Pros: All-around good cast. Strong pilot script from Jason Katims, very un-showy direction of pilot by Thomas Schlamme fits the material.
Cons: A little speechy here and there
I liked this one a lot. Katims has the very tough task of living up to his "Friday Night Lights" standard. "Parenthood" didn't quite hit me with the same thunderbolt as "FNL," but it's oozing with potential by the end of the pilot
I liked the distinctiveness of the setting (Berkeley/Bay Area), and the foundation of the sprawling Braverman family of four adult siblings dealing with their own children of various ages and emotional states. There was great detail and specificity that gave the characters immediate depth and, well, character right away.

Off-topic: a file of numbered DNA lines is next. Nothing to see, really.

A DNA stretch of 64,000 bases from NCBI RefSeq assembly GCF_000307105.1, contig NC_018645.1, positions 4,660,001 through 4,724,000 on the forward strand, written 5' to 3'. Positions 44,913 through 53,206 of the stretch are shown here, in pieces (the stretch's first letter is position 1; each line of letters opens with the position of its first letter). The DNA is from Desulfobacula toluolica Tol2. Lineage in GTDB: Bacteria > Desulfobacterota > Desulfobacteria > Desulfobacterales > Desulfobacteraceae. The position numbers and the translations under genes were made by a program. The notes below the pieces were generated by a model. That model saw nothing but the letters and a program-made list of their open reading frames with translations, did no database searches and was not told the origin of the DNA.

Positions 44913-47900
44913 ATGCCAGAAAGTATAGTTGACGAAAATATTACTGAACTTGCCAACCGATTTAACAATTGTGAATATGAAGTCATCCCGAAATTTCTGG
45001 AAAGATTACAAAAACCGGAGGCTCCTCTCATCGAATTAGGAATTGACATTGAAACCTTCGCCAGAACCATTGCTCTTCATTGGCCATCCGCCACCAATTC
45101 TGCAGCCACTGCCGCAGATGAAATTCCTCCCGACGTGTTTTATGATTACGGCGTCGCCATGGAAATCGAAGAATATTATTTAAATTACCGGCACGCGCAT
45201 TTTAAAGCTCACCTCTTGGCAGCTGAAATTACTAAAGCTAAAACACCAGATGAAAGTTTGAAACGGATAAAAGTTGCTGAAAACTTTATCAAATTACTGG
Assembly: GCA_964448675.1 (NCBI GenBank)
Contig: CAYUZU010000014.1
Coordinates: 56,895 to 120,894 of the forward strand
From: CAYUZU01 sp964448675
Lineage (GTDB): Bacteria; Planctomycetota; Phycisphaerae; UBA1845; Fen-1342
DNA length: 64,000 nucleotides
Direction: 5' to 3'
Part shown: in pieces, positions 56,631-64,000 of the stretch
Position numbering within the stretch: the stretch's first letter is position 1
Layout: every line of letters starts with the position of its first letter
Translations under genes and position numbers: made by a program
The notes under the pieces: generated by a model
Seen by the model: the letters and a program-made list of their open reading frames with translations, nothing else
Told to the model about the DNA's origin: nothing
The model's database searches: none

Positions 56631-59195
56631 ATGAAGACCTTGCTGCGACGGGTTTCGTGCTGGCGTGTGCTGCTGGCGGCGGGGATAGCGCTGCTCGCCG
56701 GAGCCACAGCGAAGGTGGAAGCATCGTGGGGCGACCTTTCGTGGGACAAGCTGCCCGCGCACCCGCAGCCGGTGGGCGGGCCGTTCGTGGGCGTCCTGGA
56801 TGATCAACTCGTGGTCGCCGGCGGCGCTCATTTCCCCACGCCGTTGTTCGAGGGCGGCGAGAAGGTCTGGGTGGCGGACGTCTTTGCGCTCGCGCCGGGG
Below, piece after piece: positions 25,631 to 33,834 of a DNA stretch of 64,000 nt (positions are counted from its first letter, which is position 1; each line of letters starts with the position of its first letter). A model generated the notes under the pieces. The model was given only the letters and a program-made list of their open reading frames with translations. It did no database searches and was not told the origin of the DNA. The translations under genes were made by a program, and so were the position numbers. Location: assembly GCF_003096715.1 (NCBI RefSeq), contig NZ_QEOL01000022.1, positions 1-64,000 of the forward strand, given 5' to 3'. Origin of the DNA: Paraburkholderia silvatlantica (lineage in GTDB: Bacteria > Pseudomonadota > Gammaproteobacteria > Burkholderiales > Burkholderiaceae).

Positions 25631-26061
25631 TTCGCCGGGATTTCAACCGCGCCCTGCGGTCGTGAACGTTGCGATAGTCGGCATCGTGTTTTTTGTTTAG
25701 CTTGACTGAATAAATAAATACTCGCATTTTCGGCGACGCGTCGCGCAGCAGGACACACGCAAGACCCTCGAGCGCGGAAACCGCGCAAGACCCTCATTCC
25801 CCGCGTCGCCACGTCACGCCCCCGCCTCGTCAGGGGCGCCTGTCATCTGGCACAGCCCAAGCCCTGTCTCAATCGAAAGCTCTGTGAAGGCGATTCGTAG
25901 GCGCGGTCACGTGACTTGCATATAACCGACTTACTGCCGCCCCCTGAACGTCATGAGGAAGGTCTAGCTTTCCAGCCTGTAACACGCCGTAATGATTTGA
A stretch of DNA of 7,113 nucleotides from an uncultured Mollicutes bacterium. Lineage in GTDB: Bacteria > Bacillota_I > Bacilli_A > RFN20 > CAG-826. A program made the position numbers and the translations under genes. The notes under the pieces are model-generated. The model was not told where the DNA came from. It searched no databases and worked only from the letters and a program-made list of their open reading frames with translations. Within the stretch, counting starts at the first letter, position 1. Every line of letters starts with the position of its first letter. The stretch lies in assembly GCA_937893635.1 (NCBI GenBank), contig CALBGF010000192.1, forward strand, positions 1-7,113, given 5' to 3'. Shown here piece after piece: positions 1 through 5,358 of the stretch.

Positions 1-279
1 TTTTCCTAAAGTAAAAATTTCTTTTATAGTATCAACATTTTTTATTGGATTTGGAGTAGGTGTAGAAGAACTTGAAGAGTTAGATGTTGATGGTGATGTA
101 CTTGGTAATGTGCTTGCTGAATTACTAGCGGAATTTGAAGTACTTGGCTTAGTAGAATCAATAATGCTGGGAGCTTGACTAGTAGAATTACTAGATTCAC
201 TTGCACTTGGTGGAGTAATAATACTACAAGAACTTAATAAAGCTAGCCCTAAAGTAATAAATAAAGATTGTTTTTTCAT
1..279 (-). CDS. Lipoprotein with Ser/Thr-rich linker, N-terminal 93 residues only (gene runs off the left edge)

There's a lot of plot and character development going on in the script, perhaps a hair too much at times. But in the main it delivers a lot of info without getting terribly bogged down in exposition. Some of roughest patches seemed to be out of the mouths of the teenage characters, which is a little surprising since "FNL" has excelled at portraying high schoolers in a credible way. But this is a minor quibble.
Among a uniformly good cast, Maura Tierney stands out in the pilot as Sarah Braverman, the daughter who instigates much of the basic plot by moving back with her parents in Berkeley after hitting hard times with her teenage kids in Fresno.
Craig T. Nelson is very good as patriarch Zeek. Bonnie Bedelia doesn't have a whole lot to do in the pilot as matriarch Camille, but there's clearly more coming for her. Dax Shepard makes a good impression as bohemian brother Crosby. Of the younger thesps, Mae Whitman impresses in the pilot as Sarah's feisty, growing-up-in-a-hurry daughter, Amber.
Can't help but wonder how an family ensembler without a built-in marketing hook will fare on NBC. Let's hope viewers are drawn in by the familiarity of the 1989 movie (though there are few similarities, as I recall) and then suitably dazzled by the solid thesp roster.